Colorful Tujia brocade portrays local life and customs in great detail.[Photo/China Daily]
Central China’s Hunan province is creating its own unique mark on the map of the nation’s cultural centers with traditional arts and crafts.
Along with fast economic growth, Hunan’s traditional cultural sector has also expanded rapidly.
The province’s rich intangible cultural heritage featuring exquisite techniques are manifestations of its long history.
Mother Butterfly papercut.[Photo/China Daily]
“Hunan province has nearly 100 categories of folk arts and crafts including carving, metal crafts, lacquer, embroidery, jewelry, art ceramics and fireworks,” said Liang Xiangyong, director of the Hunan Arts and Crafts Museum, which contains almost all the representative art works in the province. “Some of them are well received in overseas markets.
“Now we have a number of national or provincial-level art and craft masters. We want to provide a good communication and display venue for them and help all types of craftsmen promote their works as well. Many of their works have already been acquired by overseas collectors,” Liang said.
Local artists are planning to display chrysanthemum stone carvings at the World Expo in Milan this year, 100 years after an award-winning piece at the Panama-Pacific International Exposition in 1915.[Photo/China Daily]
He noted some works such as the brocade from the Tujia ethnic group, Xiangxiu - or Hunan embroidery - and chrysanthemum stone carving have a greater influence both at home and abroad.
Originating in the Shang Dynasty (1600 BC-1100 BC), brocade is an essential part of the Tujia people’s culture and daily life. They wear clothes with delicate brocade to participate in traditional ceremonies and dances. When a Tujia baby is born, the grandmother will give her grandchild a piece of brocade as a present.
The brocade has different colors for various occasions. It not only tells the stories of the ancient Tujia civilization, but also silently records the local people’s customs and lifestyles.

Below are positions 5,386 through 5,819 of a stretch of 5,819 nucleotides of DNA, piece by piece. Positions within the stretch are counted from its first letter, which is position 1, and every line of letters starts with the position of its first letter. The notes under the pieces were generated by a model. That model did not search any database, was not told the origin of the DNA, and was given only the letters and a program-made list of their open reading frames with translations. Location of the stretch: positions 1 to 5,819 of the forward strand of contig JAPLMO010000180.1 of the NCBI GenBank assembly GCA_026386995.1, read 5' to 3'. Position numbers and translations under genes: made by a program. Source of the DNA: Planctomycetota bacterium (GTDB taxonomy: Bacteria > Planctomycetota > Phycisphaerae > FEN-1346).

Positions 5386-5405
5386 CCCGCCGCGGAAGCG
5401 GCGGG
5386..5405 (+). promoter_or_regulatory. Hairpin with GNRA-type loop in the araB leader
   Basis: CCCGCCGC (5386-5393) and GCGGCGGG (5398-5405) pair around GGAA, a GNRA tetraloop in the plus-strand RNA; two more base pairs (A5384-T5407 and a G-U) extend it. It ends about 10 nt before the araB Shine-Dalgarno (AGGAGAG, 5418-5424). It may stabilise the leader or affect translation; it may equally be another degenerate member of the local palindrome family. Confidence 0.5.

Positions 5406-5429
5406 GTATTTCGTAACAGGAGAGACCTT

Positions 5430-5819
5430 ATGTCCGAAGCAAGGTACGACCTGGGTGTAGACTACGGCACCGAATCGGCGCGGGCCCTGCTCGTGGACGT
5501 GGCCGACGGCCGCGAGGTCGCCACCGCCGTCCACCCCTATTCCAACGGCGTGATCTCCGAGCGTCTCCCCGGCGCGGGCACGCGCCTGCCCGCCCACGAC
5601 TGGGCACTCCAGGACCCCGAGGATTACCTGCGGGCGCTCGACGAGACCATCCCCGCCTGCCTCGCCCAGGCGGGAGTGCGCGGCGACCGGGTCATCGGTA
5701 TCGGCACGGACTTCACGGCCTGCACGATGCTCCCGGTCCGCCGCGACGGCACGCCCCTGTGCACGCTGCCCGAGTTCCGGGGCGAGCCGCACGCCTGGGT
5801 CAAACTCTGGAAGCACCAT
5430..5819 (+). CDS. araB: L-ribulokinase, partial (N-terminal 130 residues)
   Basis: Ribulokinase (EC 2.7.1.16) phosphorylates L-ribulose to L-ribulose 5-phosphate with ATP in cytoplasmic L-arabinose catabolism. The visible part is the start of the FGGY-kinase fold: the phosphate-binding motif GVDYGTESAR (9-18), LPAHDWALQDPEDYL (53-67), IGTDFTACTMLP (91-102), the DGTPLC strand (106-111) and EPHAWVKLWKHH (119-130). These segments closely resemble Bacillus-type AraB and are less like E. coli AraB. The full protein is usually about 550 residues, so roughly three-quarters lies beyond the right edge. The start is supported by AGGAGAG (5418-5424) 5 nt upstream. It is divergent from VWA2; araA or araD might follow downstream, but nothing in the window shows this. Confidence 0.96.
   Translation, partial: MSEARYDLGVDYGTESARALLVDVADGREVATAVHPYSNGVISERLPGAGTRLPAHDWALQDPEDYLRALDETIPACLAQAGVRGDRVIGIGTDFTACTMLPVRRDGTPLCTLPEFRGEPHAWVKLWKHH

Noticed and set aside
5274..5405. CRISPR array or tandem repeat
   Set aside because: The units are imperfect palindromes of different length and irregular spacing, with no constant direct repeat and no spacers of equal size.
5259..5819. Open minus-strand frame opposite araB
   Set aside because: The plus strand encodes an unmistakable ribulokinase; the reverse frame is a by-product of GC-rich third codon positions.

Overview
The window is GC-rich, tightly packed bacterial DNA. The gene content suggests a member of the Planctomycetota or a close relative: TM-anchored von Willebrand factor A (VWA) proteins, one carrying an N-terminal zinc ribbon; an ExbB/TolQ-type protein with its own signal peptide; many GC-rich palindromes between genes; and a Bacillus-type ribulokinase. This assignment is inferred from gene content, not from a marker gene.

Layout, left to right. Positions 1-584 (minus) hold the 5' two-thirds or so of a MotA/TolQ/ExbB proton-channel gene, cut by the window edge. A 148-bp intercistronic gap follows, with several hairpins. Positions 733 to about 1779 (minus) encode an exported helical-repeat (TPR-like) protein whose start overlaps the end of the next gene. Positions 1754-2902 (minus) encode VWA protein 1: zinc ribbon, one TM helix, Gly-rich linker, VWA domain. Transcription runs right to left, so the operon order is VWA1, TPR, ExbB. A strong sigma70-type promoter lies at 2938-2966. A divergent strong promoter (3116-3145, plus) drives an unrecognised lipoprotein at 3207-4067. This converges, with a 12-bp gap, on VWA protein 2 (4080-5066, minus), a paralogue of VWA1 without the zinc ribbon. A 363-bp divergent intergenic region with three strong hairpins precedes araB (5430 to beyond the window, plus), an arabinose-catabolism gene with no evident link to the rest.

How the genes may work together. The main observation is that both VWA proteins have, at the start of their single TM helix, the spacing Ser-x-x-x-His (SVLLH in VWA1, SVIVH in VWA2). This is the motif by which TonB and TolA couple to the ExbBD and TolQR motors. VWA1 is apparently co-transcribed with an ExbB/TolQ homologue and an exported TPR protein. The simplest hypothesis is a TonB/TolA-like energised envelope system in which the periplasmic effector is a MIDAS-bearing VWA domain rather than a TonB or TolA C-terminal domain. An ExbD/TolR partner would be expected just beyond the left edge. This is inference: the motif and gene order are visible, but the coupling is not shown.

Eagle woodburning.[Photo/China Daily]
“In 1976, I first came to western Hunan to study local life,” said researcher Wang Weiyi. “I was completely fascinated by the charming scenery and the lives of the Tujia people in Zhangjiajie. Their brocade is the focus of my research.”
Wang later established a folk art research team at the Hunan Arts and Craft Institute. He has visited a number Tuijia brocade practitioners and collected a large number of brocade patterns over the years.
Wang had once designed a 170-square-meter piece of Tujia brocade called Wuling Scenic Spot, which is now on the lounge wall of the Changsha Railway Station.
A porcelain vase with underglaze color from Liling city in eastern Hunan.[Photo/China Daily]
“From design to the completion of weaving, the work took me a year. A total of 10 excellent Tujia brocade artisans finished the work in eight months with five knitting machines.
“With the magnificent composition, harmonious colors and fine craftsmanship, the work presents the unique characteristics of Hunan province,” said noted artist Liu Keshan, who is also the deputy director of the China Folk Arts and Crafts Committee.
“But during the creation process, we need to go deeper into the lives of more ordinary people and find more details,” Wang said about the future of Tujia brocade.
“For inheritors of the ancient craft, we need to learn to combine traditional techniques with the times and incorporate some new elements rather than get into a rut.”
In addition to Tujia brocade, other forms of local arts and crafts have developed with times, although their traditional essence has been preserved.
The Xiangxiu style has a history of more than a thousand years as one of China’s four major traditional embroideries. Today Xiangxiu inheritors are working on developing and designing more new techniques and products.
Chrysanthemum stone carving is a unique craft in Liuyang city of eastern Hunan that features sophisticated craftsmanship and a high value for collectors.
In 1915, a local chrysanthemum stone carving received a golden award at the Panama-Pacific International Exposition.
A century later, local artists are planning to display their carvings at the 2015 World Expo in Milan, Italy.
To help preserve and pass along chrysanthemum stone carving techniques, the local government has cooperated with vocational schools to cultivate talented carvers each year, said Li Zhou, a veteran master of the craft.
Hunan Arts and Crafts Museum Director Liang Xiangyong said they have been working on organizing a series of activities to further promote the province’s art and craft works. He said giving more young people firsthand experience is crucial for inheriting the traditional arts.
To strengthen the legal protection of cultural heritage, the Hunan provincial government has issued a number of regulations and laws.
In 2005, the government issued guidance for strengthening the protection of intangible cultural heritage. The following year, a regulation protecting folk cultural heritage in western Hunan, which is home to most of Hunan’s ethnic groups, was formally implemented.
The government has also undertaken public education in heritage protection and stepped up efforts to train talent. As well, it has organized widespread research into intangible cultural heritage across the province.